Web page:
Pourovers make no sense for a cafe

It's elegant to watch a barista hand-make your coffee but is it better for the cafe? Yes it's beautiful to watch however you do the maths and you'll see problems with manual brewing. 

Problems: 

1. Consistency 

The reality is that batch brew is much higher in quality and consistency than any manual brewing. Matt Perger 2012 World Filter Champion says Batch Brew is superior than manual brewing when it's done right (Coffee Awesome). A machine will always be more consistent

2. Opportunity Cost 

Your barista could be making more profitable items such as lattes or alcohol sales. 

3. Beans and space cost

The reality is there will be wastage - you will grind coffee with wastage, you will order more beans than you need. You may have dedicated brew bar, dedicated grinder and dedicated beans all for the odd pourover.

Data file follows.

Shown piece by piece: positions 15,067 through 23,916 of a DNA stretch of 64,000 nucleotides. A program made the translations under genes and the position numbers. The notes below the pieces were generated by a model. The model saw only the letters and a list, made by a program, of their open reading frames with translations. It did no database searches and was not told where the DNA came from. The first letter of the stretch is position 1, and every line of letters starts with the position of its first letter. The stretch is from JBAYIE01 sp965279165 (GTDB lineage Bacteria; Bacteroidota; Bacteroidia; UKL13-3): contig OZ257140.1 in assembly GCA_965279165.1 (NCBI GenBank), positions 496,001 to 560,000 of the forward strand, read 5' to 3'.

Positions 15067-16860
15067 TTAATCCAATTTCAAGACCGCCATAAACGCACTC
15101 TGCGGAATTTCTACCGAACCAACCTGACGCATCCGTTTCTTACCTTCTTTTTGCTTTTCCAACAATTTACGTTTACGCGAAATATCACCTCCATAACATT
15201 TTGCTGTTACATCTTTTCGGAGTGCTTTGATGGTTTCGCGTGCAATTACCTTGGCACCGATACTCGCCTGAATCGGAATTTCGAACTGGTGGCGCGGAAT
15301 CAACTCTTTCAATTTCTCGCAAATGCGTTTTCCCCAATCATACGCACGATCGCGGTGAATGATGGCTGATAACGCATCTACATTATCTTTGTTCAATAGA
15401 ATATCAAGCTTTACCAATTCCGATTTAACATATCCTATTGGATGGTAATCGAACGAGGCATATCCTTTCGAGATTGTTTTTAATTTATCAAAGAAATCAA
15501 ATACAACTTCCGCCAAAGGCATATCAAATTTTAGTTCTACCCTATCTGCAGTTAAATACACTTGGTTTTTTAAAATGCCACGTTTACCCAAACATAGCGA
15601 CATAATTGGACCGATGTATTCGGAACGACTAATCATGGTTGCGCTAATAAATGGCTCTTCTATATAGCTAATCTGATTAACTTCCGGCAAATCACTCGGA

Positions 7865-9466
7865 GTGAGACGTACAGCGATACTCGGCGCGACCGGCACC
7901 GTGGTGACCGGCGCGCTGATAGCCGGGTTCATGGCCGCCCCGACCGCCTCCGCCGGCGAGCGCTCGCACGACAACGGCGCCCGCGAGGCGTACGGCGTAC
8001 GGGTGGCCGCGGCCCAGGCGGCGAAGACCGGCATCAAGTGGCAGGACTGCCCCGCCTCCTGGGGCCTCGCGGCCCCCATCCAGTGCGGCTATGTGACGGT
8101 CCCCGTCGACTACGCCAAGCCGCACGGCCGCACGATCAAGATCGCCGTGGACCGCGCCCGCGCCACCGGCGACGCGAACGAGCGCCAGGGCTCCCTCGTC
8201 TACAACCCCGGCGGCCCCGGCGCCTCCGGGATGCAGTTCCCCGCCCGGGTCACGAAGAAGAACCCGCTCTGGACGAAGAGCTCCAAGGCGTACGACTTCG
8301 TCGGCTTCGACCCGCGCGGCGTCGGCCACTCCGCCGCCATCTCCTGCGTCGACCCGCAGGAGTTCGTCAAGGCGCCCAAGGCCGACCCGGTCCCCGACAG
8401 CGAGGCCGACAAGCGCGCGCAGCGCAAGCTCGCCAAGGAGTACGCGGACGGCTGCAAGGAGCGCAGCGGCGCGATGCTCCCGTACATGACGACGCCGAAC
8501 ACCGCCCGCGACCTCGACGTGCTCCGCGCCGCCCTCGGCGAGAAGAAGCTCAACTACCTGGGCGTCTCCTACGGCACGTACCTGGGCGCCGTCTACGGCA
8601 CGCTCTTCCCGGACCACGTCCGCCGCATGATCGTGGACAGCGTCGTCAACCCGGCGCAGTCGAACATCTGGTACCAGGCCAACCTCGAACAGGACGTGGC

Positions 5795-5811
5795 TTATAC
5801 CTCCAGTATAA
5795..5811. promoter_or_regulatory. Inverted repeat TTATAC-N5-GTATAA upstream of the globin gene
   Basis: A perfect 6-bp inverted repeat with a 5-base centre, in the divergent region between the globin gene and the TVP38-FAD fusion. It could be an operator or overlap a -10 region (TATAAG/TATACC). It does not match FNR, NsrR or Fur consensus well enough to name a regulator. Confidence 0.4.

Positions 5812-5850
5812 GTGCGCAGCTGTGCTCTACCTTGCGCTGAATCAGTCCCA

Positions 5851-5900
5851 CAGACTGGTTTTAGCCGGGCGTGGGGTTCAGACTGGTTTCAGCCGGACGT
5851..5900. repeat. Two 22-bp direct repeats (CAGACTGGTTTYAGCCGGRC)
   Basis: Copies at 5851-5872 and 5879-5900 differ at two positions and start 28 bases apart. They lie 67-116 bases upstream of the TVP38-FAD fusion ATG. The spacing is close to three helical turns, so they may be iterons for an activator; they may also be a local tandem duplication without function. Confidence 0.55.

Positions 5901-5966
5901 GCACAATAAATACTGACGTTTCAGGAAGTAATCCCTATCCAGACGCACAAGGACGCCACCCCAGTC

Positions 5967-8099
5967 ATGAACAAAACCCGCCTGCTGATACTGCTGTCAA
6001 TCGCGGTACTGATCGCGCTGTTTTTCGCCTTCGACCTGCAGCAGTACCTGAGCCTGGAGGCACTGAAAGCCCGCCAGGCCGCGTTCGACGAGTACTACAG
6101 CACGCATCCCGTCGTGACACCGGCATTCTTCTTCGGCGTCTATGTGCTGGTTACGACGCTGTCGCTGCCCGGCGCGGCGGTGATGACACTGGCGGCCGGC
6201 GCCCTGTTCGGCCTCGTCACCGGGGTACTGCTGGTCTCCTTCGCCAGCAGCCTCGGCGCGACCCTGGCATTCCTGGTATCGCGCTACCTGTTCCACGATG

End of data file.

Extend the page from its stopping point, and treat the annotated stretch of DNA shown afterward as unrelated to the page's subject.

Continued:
4. Cleaning - Time spent cleaning and organising the "brew bar" is time you could have spent elsewhere. 

Jim Hoffmann writes about this on his blog Jimseven.org

Pourover Coffee & Opportunity Cost
The industry has clearly started to pay attention to the costs involved in a pourover. The price of a cup of coffee, brewed by hand, have steadily risen. ... Let’s look at the opportunity cost: what else could this person have been doing instead of pouring water, carefully, over coffee?...instead of pouring a single cup for 3-4 minutes (which is a fair estimation of the time involved) a barista could have helped process a reasonable number of transactions. While the pourover is an expensive item, in that the busy business could have processed 2-3 times as much revenue.

 

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